THE Office of the Gene Technology Regulator has been consulted about a possible field trial in WA sometime next year of a genetically modified (GM) biological insect pest control.
A field trial of Mediterranean fruit fly, known as Medfly, carrying a life span-limiting gene is the next step in a Department of Agriculture and Food WA (DAFWA) research project to disrupt the pest's breeding cycle.
DAFWA already leads Australia's sterile insect technique (SIT) biological fruit fly control with irradiated Medflies, but a genetically engineered male fly is seen as a potential improvement, overcoming logistical and virility shortcomings with SIT Medflies.
Working with pioneer UK-based GM biological control researcher Oxitec, DAFWA in October last year imported half a millilitre of GM Medfly eggs which it reared into a colony of 2400 flies at a strictly quarantined section of its South Perth headquarters. The male Medflies carry a fluorescent protein genetic marker to identify them and a specific gene which, when they mate with wild Medfly, will pass on to female progeny.
The gene shortens the life of female progeny, causing them to die before they can reach maturity, mate and bury eggs under the skin of cultivated fruits and fruiting vegetables like tomato, cucumber and zucchini.
Normally after they hatch the Medfly larvae eat the ripening host fruit from the inside.
There are about 200 fruits, including stone fruits, apples, lemons, limes, pears, figs and loquats, the female Medfly will choose to pierce the skin of to lay her eggs.
DAFWA horticulture department director David Windsor has previously estimated Medfly cause between $10 and $20 million damage to commercial fruit crops annually.
The pest is found mostly in WA and is endemic in an area around Carnarvon, Dr Windsor said.
Primary Industries and Regions South Australia - the SA equivalent of DAFWA - has used DAFWA-provided SIT Medflies to combat fruit fly outbreaks there.
But the need to irradiate Medfly at the release point sometimes made it logistically difficult to use them and the radiation dose had an impact on stamina, ability to find a female and mating performance, Dr Windsor said.
A light dose had little performance impact but did not guarantee sterility, while a heavier dose that did guarantee sterility sometimes limited the distance Medfly could fly to find females and their ability to mate, he said.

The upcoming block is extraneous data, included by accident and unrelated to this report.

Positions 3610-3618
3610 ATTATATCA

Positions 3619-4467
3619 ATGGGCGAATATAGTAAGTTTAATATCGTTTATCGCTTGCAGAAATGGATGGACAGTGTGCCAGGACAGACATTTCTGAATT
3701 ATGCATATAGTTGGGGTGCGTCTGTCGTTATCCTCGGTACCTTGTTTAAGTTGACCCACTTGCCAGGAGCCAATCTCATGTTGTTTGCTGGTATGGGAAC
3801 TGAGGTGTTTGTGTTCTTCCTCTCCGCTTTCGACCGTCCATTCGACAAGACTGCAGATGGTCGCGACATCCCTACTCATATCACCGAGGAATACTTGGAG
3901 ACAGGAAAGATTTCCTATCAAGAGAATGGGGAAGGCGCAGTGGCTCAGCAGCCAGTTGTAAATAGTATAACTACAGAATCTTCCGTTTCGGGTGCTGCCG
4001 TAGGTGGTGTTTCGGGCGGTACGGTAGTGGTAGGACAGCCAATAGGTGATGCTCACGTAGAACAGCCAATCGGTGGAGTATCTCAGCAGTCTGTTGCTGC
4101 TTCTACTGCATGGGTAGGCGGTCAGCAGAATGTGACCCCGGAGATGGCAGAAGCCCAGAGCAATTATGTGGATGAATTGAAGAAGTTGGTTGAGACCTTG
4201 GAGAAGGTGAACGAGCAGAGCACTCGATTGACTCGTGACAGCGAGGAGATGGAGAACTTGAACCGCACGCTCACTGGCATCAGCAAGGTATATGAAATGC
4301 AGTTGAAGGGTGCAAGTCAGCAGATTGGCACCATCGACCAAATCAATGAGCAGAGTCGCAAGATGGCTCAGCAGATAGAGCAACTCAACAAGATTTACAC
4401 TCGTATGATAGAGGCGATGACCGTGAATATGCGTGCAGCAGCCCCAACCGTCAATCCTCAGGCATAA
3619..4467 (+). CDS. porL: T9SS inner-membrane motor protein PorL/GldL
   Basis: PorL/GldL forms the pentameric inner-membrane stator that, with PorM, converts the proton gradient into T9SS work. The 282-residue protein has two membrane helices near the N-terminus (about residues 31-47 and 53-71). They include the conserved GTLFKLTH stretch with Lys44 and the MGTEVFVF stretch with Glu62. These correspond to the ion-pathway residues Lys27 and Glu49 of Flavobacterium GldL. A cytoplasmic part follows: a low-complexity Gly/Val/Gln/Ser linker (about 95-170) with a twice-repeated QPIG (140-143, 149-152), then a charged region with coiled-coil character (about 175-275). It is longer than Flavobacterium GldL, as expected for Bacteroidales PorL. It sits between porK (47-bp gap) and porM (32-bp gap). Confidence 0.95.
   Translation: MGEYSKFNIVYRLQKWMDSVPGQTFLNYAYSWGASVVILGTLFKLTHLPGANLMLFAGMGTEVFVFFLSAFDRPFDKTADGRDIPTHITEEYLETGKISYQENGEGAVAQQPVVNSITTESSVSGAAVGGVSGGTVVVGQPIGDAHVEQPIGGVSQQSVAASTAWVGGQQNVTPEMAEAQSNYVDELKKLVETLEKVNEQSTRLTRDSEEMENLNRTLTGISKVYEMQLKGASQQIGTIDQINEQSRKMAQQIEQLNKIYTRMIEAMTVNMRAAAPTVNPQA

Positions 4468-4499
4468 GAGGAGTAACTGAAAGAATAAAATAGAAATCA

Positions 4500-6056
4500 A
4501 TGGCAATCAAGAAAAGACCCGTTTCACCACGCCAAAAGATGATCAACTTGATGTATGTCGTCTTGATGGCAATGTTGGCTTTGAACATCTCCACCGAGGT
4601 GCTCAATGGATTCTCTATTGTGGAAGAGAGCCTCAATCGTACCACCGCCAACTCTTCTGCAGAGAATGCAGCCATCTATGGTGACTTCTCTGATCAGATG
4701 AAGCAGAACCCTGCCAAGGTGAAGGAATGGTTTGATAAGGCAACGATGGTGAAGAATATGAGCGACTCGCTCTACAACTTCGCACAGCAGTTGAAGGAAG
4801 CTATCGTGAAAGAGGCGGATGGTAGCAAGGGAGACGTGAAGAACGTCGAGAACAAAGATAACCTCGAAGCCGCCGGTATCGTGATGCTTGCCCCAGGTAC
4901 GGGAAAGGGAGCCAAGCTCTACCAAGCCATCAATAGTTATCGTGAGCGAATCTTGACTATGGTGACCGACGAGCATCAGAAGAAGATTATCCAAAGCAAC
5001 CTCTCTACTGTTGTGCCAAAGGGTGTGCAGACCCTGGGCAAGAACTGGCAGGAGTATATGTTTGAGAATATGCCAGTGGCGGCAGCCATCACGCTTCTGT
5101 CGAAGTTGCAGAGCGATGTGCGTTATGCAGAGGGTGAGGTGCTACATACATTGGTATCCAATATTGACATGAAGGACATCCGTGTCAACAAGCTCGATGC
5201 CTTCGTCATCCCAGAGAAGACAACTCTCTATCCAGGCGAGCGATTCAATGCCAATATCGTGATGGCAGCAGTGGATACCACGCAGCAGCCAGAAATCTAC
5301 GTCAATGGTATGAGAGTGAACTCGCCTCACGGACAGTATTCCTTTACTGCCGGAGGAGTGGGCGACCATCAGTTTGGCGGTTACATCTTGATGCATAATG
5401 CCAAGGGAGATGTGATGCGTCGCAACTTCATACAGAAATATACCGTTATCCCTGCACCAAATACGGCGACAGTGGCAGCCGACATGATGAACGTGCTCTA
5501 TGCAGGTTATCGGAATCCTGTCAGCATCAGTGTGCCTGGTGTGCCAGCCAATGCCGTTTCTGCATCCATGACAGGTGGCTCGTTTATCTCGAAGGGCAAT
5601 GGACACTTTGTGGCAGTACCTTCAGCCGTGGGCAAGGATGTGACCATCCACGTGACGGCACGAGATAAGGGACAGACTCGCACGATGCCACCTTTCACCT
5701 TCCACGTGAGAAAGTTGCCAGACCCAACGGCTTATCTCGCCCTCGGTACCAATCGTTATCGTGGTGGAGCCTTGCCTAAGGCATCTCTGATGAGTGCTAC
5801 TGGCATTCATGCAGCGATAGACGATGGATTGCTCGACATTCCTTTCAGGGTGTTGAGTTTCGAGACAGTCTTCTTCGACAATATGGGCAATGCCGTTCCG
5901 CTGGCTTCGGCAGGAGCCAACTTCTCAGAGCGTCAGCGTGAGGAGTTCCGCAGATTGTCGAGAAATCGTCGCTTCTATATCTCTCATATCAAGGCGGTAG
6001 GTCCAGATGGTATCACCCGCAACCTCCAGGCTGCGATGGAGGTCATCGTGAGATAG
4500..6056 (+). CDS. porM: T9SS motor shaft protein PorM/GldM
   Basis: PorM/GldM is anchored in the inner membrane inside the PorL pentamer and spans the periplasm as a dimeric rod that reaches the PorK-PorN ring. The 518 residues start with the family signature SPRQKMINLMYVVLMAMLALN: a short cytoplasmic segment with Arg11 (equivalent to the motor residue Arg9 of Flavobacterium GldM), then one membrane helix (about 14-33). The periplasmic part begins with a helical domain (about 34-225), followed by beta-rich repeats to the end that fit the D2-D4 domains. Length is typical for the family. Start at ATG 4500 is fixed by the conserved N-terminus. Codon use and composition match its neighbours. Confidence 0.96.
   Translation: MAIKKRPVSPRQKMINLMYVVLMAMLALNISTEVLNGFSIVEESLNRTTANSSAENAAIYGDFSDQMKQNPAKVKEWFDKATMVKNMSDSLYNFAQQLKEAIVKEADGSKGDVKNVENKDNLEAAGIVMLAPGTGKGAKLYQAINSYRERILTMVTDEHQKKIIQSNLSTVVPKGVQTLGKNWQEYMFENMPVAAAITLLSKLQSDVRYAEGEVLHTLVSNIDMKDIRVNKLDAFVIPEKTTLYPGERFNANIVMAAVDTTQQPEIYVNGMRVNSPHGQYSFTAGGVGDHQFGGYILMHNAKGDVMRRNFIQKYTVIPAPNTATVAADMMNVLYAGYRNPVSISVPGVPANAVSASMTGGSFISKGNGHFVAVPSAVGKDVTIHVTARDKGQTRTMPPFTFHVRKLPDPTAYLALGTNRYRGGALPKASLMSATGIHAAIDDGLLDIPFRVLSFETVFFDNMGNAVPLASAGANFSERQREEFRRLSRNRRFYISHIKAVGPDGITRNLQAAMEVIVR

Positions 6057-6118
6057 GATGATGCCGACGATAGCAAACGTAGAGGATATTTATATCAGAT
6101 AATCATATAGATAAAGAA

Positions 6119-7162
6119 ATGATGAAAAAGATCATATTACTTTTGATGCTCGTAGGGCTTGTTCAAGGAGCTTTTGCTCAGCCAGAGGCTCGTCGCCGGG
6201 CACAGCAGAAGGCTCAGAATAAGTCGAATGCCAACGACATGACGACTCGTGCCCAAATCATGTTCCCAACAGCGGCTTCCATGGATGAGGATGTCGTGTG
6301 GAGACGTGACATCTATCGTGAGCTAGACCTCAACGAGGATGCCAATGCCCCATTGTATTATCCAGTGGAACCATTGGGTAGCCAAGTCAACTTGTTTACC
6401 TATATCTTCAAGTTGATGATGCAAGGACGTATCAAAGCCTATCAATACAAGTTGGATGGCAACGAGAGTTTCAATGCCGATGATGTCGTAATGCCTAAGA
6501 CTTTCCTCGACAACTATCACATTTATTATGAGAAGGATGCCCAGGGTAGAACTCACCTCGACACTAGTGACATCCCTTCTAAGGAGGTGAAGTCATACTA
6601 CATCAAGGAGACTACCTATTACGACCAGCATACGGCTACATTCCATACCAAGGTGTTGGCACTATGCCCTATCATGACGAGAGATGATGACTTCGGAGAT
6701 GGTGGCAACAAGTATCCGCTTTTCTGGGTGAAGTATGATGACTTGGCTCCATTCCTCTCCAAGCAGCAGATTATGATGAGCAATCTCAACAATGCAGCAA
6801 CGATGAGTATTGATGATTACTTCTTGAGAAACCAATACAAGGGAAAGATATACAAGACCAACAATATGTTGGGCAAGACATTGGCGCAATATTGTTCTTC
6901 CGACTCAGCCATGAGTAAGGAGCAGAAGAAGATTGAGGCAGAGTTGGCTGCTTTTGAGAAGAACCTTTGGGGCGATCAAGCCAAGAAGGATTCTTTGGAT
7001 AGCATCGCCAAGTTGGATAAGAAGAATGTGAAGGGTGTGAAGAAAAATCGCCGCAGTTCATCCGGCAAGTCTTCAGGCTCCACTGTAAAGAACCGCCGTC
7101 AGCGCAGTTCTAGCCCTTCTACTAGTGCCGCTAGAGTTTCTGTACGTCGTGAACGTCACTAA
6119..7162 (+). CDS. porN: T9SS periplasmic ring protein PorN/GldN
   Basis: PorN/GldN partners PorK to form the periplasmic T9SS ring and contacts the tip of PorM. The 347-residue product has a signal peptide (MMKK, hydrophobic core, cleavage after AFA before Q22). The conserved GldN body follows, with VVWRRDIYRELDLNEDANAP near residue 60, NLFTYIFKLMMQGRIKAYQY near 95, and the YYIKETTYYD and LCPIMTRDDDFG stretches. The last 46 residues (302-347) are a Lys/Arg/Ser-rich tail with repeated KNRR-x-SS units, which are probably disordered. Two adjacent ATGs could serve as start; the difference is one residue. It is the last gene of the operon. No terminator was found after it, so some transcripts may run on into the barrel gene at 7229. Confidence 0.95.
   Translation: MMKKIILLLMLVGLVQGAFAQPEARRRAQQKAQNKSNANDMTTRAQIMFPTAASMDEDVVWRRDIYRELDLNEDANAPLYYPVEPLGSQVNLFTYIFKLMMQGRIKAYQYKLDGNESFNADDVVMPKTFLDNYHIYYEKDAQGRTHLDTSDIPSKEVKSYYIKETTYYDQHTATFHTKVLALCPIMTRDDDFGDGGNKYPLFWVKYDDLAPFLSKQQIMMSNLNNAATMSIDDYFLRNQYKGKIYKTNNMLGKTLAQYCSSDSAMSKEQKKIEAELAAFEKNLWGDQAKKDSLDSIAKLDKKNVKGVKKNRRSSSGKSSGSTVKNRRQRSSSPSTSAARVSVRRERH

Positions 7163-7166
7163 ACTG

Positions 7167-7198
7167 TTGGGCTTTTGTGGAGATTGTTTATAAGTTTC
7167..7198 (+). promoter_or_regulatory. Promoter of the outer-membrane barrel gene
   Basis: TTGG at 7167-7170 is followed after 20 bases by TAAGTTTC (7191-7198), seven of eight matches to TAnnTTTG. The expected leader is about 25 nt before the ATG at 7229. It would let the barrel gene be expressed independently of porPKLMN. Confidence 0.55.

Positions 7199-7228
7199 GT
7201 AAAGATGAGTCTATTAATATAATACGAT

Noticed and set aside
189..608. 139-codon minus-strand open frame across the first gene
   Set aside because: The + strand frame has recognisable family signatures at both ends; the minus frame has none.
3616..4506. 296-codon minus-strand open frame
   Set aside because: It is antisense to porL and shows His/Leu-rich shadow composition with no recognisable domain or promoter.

Since June DAFWA researchers have conducted a series of glasshouse studies comparing the mating performance of the GM Medfly with that of SIT Medflies that received either light or heavy radiation doses.
"These involved releasing either Oxitec or sterile male flies, competing with wild male flies, to mate with females, in glasshouse trials," Dr Windsor said.
"Research staff then had to collect each mating pair and check the male's genotype."
Last week he said results were "promising".
The test proved the GM Medfly was compatible with wild females, and in ability to compete with wild males to find a female and mate, performed comparably to a lightly irradiated Medfly in the relatively benign conditions of a glasshouse.
Their performance also exceeded more heavily irradiated sterile flies, Dr Windsor said.
"We now need to consider how the new strain will perform under field conditions, a field trial is the next logical step."
Dr Windsor said discussion had been initiated with national regulatory bodies including the Office of the Gene Technology Regulator, Department of Agriculture and Water Resources which administers quarantine regulations, and the Department of Environment.
"We need to know what the protocols for conducting a field trial might be before we can determine whether running such a trial is feasible," he said.
Dr Windsor said discussions about a field trial could take up to 12 months to establish the parameters but he hoped the research team might have permission to conduct one at some stage next year.
Horticulture Innovation Australia is contributing to the cost of DAFWA's research.
"Horticulture Innovation Australia supports evidence-based research that can add to the growers' control options," chief executive officer John Lloyd said.
Information about the glasshouse trial is on the DAFWA website agric.wa.gov.au/fruit-fly-trial-western-australia.
Oxitec, a research company originally spun out of Oxford University, is also working with authorities around the world in experimenting with gene engineering to disrupt the breeding cycle of a variety of insect pests.
These include cabbage moth or diamondback moth, stable fly, Asian fruit fly pest Drosophila Suzukii which has spread to Europe and North America in the past eight years and is proving resistant to insecticides, pink bollworm and mosquito.